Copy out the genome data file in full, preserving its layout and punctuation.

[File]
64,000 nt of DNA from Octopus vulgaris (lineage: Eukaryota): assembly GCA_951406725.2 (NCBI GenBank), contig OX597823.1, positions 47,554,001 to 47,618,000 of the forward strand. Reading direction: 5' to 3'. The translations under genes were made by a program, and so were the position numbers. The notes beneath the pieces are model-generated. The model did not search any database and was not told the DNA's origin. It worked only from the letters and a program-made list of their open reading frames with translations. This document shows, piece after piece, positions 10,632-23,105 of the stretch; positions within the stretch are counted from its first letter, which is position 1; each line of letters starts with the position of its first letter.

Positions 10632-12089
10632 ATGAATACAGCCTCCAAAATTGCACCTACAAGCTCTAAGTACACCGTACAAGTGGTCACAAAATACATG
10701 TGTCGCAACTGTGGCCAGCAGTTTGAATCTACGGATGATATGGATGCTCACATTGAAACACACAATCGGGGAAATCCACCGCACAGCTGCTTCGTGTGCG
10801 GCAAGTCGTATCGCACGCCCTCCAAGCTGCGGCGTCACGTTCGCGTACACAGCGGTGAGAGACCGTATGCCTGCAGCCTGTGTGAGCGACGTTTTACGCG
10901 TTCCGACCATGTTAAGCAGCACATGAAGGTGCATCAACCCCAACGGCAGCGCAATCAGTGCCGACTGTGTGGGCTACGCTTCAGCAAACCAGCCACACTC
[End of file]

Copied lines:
64,000 nt of DNA from Octopus vulgaris (lineage: Eukaryota): assembly GCA_951406725.2 (NCBI GenBank), contig OX597823.1, positions 47,554,001 to 47,618,000 of the forward strand. Reading direction: 5' to 3'. The translations under genes were made by a program, and so were the position numbers. The notes beneath the pieces are model-generated. The model did not search any database and was not told the DNA's origin. It worked only from the letters and a program-made list of their open reading frames with translations. This document shows, piece after piece, positions 10,632-23,105 of the stretch; positions within the stretch are counted from its first letter, which is position 1; each line of letters starts with the position of its first letter.

Positions 10632-12089
10632 ATGAATACAGCCTCCAAAATTGCACCTACAAGCTCTAAGTACACCGTACAAGTGGTCACAAAATACATG
10701 TGTCGCAACTGTGGCCAGCAGTTTGAATCTACGGATGATATGGATGCTCACATTGAAACACACAATCGGGGAAATCCACCGCACAGCTGCTTCGTGTGCG
10801 GCAAGTCGTATCGCACGCCCTCCAAGCTGCGGCGTCACGTTCGCGTACACAGCGGTGAGAGACCGTATGCCTGCAGCCTGTGTGAGCGACGTTTTACGCG
10901 TTCCGACCATGTTAAGCAGCACATGAAGGTGCATCAACCCCAACGGCAGCGCAATCAGTGCCGACTGTGTGGGCTACGCTTCAGCAAACCAGCCACACTC